|Publication number||US5009605 A|
|Application number||US 07/493,050|
|Publication date||Apr 23, 1991|
|Filing date||Mar 13, 1990|
|Priority date||Mar 13, 1990|
|Publication number||07493050, 493050, US 5009605 A, US 5009605A, US-A-5009605, US5009605 A, US5009605A|
|Inventors||William R. Crumly, Blake F. Woith, James R. Walen|
|Original Assignee||Hughes Aircraft Company|
|Export Citation||BiBTeX, EndNote, RefMan|
|Patent Citations (7), Referenced by (15), Classifications (17), Legal Events (8)|
|External Links: USPTO, USPTO Assignment, Espacenet|
1. Field of the Invention
The present invention generally relates to the field of electrical connectors, and more specifically to an arrangement which mates a flat, flexible cable to a hard-board such that conjugate soldering traces on the cable and hardboard may be precisely aligned in the lateral direction by moving the cable relative to the hardboard in the longitudinal direction.
2. Description of the Related Art
Rigid and flexible members in the form of sheets or panels have been fabricated in a number of configurations which include conjugate electrically conductive leads or traces for connection of the members to each other at their edges. The members are mated such that the edge or connector portions of the traces are aligned, and pressed together to complete the interconnection. U.S. Pat. No. 4,453,795, entitled "CABLE-TO-CABLE/COMPONENT ELECTRICAL PRESSURE WAFER CONNECTOR ASSEMBLY", issued June 12, 1984, to Norbert L. Moulin, teaches how metallic buttons or dots may be formed on one or both of the conjugate surfaces of the traces to facilitate ohmic connection therebetween in response to applied pressure. Alternatively, the mating connector portions of the traces may be aligned, and interconnected by soldering.
The present invention particularly relates to a connector assembly including a hardboard having traces which terminate in soldering pads formed on a surface thereof, and a flat, flexible cable formed with traces which terminate in soldering fingers for alignment with the respective soldering pads when the cable is mated to the hardboard. Soldering of the fingers to the pads is performed after the alignment has been performed and confirmed. In a typical application including such a connector assembly, a daughterboard includes two hardboards fixed to each other back-to-back, with the soldering pads formed on the lower edges of the hardboards. A flat, flexible cable extends around the lower edge of the daughterboard, and is formed with parallel traces which terminate at their ends in soldering fingers which mate with the soldering pads on the two hardboards. Metallic dots such as disclosed in the above referenced patent extend downwardly from the traces away from the lower edge of the daughterboard, and mate with conjugate traces on a motherboard or pin type connector which plugs into a conjugate pin type connector mounted on a motherboard.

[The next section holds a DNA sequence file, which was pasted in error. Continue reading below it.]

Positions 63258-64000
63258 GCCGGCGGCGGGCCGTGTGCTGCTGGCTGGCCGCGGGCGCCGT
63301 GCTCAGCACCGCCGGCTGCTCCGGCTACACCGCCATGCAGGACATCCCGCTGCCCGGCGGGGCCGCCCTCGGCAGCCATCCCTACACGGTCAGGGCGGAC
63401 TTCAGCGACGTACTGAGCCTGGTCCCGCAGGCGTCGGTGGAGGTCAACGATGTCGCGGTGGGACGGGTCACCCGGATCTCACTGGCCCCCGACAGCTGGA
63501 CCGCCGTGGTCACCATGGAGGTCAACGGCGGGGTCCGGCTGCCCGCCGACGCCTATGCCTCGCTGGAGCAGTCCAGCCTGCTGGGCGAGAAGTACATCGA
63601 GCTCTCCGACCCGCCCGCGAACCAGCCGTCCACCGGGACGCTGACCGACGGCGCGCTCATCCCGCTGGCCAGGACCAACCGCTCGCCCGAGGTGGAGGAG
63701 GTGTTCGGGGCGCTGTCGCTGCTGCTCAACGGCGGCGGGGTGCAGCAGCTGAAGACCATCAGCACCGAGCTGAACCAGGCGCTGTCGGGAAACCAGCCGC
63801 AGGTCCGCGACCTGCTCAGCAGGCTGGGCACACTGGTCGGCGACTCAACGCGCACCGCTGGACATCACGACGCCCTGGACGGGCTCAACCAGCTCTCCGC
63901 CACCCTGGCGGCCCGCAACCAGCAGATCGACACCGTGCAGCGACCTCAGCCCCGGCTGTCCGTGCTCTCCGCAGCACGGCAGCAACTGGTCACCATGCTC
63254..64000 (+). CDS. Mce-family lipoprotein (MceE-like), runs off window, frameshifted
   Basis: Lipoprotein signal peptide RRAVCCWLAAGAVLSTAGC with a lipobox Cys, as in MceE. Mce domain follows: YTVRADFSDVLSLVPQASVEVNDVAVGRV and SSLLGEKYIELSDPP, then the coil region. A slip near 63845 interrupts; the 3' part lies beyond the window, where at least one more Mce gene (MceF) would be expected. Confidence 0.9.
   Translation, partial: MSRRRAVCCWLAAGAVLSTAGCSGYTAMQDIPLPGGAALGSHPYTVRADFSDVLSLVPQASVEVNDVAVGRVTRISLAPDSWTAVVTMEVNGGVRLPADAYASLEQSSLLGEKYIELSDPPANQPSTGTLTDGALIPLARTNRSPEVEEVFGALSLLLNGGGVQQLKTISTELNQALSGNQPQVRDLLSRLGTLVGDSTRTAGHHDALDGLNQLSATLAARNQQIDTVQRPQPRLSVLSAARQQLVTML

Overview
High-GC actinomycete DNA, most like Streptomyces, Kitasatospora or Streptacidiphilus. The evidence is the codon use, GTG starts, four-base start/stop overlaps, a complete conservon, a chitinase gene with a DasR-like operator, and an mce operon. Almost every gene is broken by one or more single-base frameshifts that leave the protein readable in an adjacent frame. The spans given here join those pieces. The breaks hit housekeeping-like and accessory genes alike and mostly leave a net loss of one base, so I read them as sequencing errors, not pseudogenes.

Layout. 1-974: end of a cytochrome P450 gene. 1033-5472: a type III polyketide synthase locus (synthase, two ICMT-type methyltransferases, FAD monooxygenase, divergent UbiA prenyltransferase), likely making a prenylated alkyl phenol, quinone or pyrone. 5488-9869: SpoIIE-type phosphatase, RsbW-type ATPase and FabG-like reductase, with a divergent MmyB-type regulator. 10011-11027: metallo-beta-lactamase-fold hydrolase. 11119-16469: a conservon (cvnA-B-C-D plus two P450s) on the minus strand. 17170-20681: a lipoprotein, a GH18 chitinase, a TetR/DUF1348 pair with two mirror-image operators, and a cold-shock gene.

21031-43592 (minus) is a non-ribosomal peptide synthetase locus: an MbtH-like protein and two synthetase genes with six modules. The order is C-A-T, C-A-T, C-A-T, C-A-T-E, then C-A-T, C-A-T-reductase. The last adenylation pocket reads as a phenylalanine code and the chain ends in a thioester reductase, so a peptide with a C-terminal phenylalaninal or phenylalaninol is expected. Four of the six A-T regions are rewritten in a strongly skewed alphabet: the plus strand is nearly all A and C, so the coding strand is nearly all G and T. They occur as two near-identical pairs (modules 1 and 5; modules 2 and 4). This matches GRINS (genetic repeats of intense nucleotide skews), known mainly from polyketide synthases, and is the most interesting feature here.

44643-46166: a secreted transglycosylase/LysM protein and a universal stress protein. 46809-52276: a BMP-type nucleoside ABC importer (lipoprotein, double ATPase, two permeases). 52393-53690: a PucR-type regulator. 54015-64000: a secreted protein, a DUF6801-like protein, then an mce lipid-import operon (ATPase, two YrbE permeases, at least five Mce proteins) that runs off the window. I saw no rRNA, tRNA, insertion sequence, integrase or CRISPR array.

The flexible cable is easy to bend, twist, or shift parallel to its longitudinal axis enabling it to conform to a labyrinthine path interconnecting remotely mounted hardboards. However, it is hard to shift the cable laterally when it is pressed against the surface of a hardboard, especially when the cable has relatively sharp bends resulting, for example, from extending it around the edge of a daughterboard. This makes lateral alignment of the conjugate soldering portions of the traces on the cable and hardboard, which extend parallel to the longitudinal axes thereof, difficult to perform. Although a certain amount of lateral misalignment is permissible where there are a small number of relatively large traces, current technology enables the fabrication of a very large number of small, closely spaced traces, requiring a correspondingly high degree of precision in lateral alignment accuracy.